In years past, having a Christmas tree in my home wasn’t too important to me. Now that I have a toddler and making memories is an integral part of the holiday, a tree is no longer optional. I’ve never liked the idea of a plastic tree; I adore real trees. But the ecological impact of the Christmas tree industry worried me. I researched which was better for the environment: plastic or live Christmas trees? The answer surprised me.
Fake Christmas trees make up about 80% of Christmas trees in the United States. Most of them are made from PVC pipe (made from oil) and steel and are shipped from China. The carbon footprint of transit is much larger than a locally purchased real tree. The Artificial Christmas Tree Association commissioned a study from WAP Sustainability Consulting. They found that if the tree is used for more than five years, it is more ecologically friendly than a real Christmas tree. However, the Natural Christmas Tree Association rejects the study’s findings, claiming that the non-renewable resources used to produce the tree does more damage to the environment than WAP claims. A forestry expert at Michigan State, Bert Cregg, says the scope of the study was too narrow and did not consider the long-term biohazard effects of the plastics.
A less industry-controlled study by the Carbon Trust found very different results. An average-sized tree grown on a farm produces 3.5kg of C02. A fake tree of the same size produces 40 kilograms of CO2. Still, it would take over ten years of reuse for an artificial Christmas tree to meet the carbon offset of one real Christmas tree. It would take longer if the real tree was purchased from a local Christmas tree farm.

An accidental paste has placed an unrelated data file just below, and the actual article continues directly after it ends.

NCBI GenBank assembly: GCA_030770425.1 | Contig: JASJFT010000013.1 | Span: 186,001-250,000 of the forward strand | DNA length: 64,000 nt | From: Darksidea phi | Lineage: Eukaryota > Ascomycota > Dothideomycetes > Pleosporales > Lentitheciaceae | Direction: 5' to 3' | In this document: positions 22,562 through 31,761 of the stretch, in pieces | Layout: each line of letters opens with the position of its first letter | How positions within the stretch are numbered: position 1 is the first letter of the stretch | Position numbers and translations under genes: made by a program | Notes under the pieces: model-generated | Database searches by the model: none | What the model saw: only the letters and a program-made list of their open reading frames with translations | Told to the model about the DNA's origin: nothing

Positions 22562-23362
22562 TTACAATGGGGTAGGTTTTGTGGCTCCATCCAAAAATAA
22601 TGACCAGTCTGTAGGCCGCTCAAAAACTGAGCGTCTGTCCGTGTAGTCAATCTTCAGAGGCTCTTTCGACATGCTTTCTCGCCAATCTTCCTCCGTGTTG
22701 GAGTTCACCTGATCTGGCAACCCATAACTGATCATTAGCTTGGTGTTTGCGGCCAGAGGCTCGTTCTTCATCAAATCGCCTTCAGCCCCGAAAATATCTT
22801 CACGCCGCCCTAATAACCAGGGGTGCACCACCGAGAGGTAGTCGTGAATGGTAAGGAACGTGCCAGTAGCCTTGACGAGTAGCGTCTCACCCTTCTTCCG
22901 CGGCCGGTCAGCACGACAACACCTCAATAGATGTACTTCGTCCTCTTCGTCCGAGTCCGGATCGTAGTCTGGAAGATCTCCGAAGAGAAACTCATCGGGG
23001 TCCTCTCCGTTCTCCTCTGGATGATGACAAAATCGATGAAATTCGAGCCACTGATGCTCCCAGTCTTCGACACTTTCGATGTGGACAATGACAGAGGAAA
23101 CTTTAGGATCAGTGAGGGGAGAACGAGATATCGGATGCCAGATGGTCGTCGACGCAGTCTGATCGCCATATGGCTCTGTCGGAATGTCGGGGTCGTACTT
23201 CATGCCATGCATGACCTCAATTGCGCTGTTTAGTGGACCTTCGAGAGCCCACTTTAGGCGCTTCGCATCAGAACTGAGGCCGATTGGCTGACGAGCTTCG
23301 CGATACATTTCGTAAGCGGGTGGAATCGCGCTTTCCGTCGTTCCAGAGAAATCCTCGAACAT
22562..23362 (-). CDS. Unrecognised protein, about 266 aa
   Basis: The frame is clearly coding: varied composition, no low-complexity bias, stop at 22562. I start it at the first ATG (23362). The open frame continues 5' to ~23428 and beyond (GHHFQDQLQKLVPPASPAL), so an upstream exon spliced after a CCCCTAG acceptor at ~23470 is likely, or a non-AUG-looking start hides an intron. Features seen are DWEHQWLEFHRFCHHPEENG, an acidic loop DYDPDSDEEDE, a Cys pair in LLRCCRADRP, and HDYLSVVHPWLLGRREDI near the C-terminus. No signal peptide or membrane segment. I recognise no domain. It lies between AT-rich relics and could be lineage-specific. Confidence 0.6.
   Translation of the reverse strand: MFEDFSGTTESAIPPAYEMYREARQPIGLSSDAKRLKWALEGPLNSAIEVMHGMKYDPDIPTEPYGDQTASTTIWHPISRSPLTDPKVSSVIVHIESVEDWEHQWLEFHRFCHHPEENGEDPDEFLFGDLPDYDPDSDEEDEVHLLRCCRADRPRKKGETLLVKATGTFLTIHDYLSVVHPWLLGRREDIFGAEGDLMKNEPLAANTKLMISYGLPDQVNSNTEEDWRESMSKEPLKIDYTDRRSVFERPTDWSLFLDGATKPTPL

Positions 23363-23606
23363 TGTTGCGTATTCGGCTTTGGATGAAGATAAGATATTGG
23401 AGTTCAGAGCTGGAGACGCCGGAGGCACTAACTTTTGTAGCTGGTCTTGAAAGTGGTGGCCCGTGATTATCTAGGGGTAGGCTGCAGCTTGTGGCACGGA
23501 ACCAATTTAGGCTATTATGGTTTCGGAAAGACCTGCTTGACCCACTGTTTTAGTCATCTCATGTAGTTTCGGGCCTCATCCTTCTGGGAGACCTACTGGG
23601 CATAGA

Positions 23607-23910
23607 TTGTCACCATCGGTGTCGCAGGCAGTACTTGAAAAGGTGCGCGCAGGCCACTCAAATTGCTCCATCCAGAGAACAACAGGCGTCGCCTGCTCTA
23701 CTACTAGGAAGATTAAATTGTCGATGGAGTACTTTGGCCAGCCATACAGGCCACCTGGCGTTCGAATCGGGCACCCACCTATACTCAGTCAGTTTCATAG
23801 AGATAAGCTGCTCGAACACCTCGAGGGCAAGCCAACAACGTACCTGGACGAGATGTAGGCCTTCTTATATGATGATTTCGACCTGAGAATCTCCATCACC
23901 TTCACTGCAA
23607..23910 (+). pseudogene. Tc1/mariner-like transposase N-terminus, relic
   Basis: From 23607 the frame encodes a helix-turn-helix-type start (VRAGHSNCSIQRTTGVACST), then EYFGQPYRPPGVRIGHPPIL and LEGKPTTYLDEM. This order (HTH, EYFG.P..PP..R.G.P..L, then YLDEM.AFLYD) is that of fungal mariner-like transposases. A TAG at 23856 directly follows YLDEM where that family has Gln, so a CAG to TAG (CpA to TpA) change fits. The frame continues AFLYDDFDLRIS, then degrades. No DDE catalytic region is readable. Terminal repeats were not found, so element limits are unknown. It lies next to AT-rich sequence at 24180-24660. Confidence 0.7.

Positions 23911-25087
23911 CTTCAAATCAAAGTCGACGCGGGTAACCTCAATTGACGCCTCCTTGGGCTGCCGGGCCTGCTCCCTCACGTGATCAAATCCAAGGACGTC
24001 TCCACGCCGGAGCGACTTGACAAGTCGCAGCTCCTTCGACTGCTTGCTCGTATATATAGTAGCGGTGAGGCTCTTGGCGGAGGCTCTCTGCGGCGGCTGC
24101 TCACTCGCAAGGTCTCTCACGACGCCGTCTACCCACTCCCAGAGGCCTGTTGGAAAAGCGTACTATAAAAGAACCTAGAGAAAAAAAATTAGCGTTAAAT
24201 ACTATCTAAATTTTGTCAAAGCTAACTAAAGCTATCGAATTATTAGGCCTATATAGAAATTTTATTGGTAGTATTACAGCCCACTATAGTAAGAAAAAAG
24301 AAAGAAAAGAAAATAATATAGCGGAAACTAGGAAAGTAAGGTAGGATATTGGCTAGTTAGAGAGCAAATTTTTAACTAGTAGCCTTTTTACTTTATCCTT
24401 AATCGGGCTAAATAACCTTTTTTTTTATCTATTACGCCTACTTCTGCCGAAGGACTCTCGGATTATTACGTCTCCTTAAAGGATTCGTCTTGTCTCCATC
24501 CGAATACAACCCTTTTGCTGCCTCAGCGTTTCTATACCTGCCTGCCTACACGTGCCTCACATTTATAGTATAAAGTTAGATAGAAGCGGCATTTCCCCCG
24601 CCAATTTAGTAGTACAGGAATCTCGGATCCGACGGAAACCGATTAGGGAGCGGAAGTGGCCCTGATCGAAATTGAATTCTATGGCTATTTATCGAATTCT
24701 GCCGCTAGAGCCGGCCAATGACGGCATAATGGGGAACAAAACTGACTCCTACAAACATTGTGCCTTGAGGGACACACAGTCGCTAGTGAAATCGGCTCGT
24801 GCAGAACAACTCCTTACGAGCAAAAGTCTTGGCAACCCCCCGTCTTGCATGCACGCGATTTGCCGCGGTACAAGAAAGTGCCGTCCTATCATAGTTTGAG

There are other factors to consider. The petrochemicals used to create artificial trees can give off toxic fumes, especially as you open a new tree. It’s recommended to let them air out before bringing them inside. As the tree gets older, warnings begin to suggest the washing of hands to avoid lead contamination. It’s highly recommended you throw the tree out after more than ten years anyway, because of the breakdown of chemicals and increased risk to pets and small children as it ages. People with environmental sensitivities may find they notice increased negative symptoms during the holiday season, and it may not be just due to stress — it may be your old, fake Christmas tree.
With a real tree, you may think that the water and time it takes to grow is too big of an environmental impact. Christmas tree farms are surprisingly sustainable, however, especially if you buy from a local, family-owned farm. Many are set up on rolling hills that don’t do well for the machinery of other crops. The trees are planted and harvested sustainably, with new trees being planted to replace the old ones. The trees protect the land from erosion and provide an ecosystem for animals and insects. They help carbon emissions in the area by absorbing carbon back from the atmosphere. When appropriately recycled, either through a city pick-up program, burning, or turning them into wood chips for your yard, they are by far the most environmentally-friendly choice. Even Bill Ulfder, the executive director of The Nature Conservancy in New York, agrees. I know my locally used Christmas trees go to good use — I see them stacked along the Jordan River in the nature preserve near my house, preventing erosion and supporting the wildlife in the area.
In the end, if you can afford it, a real Christmas tree is the way to go. It wasn’t the answer I expected to find when I started to research, but it was the answer I wanted! If you have always wanted to celebrate using a real Christmas tree, the environment thanks you!